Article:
Flower wants Lankan bowlers to learn from the English | Daily FT

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Sri Lanka’s batting coach Grant Flower wants Sri Lanka’s bowlers to learn from their English counterparts how to bowl on the Galle track if they hope to achieve success in the second Test.

“England’s bowlers plan the basics and look after the basics, and a lot of it is line and length. That’s what good players do and good sides do. Like Chris (Silverwood) said, it’s not rocket science. They just want to do the basics as well as possible. If you get enough balls in the right areas, you stop the batters from scoring and you put pressure on the batsmen; and they have to look to score off good balls. There is no secret to that. Hopefully our seam bowlers will do the same,” said Flower in a virtual media conference at the end of the first day yesterday.

Sri Lanka ended the first day on 229-4 with Angelo Mathews leading the way with his 11th Test hundred and being unbeaten on 107 at the close.

“I definitely back our bowlers – especially with England having to bat last and Suranga Lakmal coming back into the team. He is a great bowler with a lot of experience, and he bowls really well. We got an extra off spinner now on the team, and we got good experience and good variations. Hopefully the guys can come to the party and help us achieve that victory,” said Flower.

The Lankan batting coach said that he could not be too critical with the first day score because England bowled tightly.

“At stages, we were a bit slow. We lost some wickets at crucial stages, probably when we were trying to accelerate a bit. But also regarding the way we played in the first innings of the first Test, we thought we just needed to dig in a bit more and put a larger price on our wickets. You can’t be too critical, and you’ve got to give credit to the English bowlers – especially Jimmy Anderson. He was really hard to get away on a slowish pitch. Hopefully it will get better for the spinners and bring our spinners into play as the match moves on,” said Flower.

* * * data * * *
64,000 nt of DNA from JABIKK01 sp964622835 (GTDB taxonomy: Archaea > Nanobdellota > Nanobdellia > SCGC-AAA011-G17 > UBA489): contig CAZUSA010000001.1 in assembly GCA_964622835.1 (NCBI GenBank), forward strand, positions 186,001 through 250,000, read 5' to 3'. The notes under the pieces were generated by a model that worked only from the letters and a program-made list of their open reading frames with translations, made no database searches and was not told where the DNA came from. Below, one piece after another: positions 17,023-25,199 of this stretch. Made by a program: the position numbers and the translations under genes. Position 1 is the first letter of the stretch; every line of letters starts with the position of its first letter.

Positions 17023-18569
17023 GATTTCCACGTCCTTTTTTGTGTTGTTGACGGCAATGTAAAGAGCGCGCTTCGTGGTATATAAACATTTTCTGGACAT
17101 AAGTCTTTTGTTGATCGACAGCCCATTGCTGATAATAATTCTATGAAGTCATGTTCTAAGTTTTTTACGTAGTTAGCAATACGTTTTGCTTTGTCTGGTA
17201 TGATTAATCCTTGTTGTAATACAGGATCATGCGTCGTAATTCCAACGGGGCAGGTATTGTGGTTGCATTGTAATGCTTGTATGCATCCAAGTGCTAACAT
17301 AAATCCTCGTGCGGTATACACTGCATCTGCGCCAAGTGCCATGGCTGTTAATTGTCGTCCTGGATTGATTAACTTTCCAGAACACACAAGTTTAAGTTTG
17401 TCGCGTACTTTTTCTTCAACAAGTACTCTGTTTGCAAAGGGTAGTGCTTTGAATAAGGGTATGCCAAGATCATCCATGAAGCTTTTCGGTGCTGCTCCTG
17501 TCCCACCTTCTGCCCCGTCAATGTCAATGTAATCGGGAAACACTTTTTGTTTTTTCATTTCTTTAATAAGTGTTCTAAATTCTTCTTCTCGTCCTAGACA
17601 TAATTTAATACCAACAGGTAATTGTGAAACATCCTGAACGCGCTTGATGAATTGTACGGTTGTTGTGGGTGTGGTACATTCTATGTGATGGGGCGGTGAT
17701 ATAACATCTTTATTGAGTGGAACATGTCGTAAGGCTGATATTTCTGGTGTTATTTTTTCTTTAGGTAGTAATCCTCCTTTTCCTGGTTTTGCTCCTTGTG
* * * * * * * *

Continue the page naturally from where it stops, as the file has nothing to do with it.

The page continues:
Asked what discussions took place between the first Test and the start of the second regarding Sri Lanka’s batting, Flower said: “I just told them to apply themselves much more. We didn’t have to chase the game like we did in South Africa. Today was a flat wicket. It didn’t turn much and there was a little bit of bounce for the seamers but it was a really good wicket to bat on. So the guys have to bat and apply themselves and wait for the loose balls. Jimmy Anderson bowled really well as he always does but the spinners didn’t get a lot of help from the wicket and Angelo Mathews showed his experience again and he got a really good hundred and showed what a good player he was. Hopefully if we can put on another 100-150 runs tomorrow, we can put the English under pressure.”

Mark Wood, who took his first wicket of the series when he trapped Sri Lanka’s stand-in captain Dinesh Chandimal lbw, said that it was hard work bowling on this pitch.

“I was really knackered bowling on that track. My value is not only the wickets that I take but the pressure I put on for others to take wickets. I can unsettle the batters and they might make a rash shot against spin,” said Wood, who ended the first day with figures of one for 47 off 17 overs. (ST)